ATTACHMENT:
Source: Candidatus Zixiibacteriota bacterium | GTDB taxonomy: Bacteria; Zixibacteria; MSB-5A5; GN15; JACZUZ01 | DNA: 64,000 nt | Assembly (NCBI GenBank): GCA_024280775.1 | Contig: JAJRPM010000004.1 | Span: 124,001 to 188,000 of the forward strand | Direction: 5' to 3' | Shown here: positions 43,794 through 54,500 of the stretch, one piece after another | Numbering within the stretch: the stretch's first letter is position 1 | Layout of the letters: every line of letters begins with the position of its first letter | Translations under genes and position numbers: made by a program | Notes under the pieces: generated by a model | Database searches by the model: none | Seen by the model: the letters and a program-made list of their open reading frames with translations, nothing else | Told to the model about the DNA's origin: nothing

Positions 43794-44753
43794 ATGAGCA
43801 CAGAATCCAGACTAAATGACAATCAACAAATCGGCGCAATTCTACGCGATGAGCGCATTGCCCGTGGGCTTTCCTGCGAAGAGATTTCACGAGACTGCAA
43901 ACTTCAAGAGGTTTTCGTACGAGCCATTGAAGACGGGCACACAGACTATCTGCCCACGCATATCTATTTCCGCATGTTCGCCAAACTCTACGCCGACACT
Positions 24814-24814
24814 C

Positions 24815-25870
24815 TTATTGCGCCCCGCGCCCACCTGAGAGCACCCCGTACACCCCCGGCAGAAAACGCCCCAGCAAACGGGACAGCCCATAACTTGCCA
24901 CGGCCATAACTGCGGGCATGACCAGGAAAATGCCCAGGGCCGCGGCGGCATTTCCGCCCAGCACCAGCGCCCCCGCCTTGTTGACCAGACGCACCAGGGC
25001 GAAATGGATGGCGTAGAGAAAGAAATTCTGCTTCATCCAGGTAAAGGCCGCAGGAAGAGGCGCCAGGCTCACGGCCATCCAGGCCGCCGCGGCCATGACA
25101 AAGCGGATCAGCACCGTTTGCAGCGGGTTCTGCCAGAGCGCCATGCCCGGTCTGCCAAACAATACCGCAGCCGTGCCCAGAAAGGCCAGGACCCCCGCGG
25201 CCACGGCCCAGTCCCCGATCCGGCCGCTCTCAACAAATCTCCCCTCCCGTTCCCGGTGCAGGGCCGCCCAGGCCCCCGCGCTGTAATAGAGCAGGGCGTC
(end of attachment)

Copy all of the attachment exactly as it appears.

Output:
Source: Candidatus Zixiibacteriota bacterium | GTDB taxonomy: Bacteria; Zixibacteria; MSB-5A5; GN15; JACZUZ01 | DNA: 64,000 nt | Assembly (NCBI GenBank): GCA_024280775.1 | Contig: JAJRPM010000004.1 | Span: 124,001 to 188,000 of the forward strand | Direction: 5' to 3' | Shown here: positions 43,794 through 54,500 of the stretch, one piece after another | Numbering within the stretch: the stretch's first letter is position 1 | Layout of the letters: every line of letters begins with the position of its first letter | Translations under genes and position numbers: made by a program | Notes under the pieces: generated by a model | Database searches by the model: none | Seen by the model: the letters and a program-made list of their open reading frames with translations, nothing else | Told to the model about the DNA's origin: nothing

Positions 43794-44753
43794 ATGAGCA
43801 CAGAATCCAGACTAAATGACAATCAACAAATCGGCGCAATTCTACGCGATGAGCGCATTGCCCGTGGGCTTTCCTGCGAAGAGATTTCACGAGACTGCAA
43901 ACTTCAAGAGGTTTTCGTACGAGCCATTGAAGACGGGCACACAGACTATCTGCCCACGCATATCTATTTCCGCATGTTCGCCAAACTCTACGCCGACACT
Positions 24814-24814
24814 C

Positions 24815-25870
24815 TTATTGCGCCCCGCGCCCACCTGAGAGCACCCCGTACACCCCCGGCAGAAAACGCCCCAGCAAACGGGACAGCCCATAACTTGCCA
24901 CGGCCATAACTGCGGGCATGACCAGGAAAATGCCCAGGGCCGCGGCGGCATTTCCGCCCAGCACCAGCGCCCCCGCCTTGTTGACCAGACGCACCAGGGC
25001 GAAATGGATGGCGTAGAGAAAGAAATTCTGCTTCATCCAGGTAAAGGCCGCAGGAAGAGGCGCCAGGCTCACGGCCATCCAGGCCGCCGCGGCCATGACA
25101 AAGCGGATCAGCACCGTTTGCAGCGGGTTCTGCCAGAGCGCCATGCCCGGTCTGCCAAACAATACCGCAGCCGTGCCCAGAAAGGCCAGGACCCCCGCGG
25201 CCACGGCCCAGTCCCCGATCCGGCCGCTCTCAACAAATCTCCCCTCCCGTTCCCGGTGCAGGGCCGCCCAGGCCCCCGCGCTGTAATAGAGCAGGGCGTC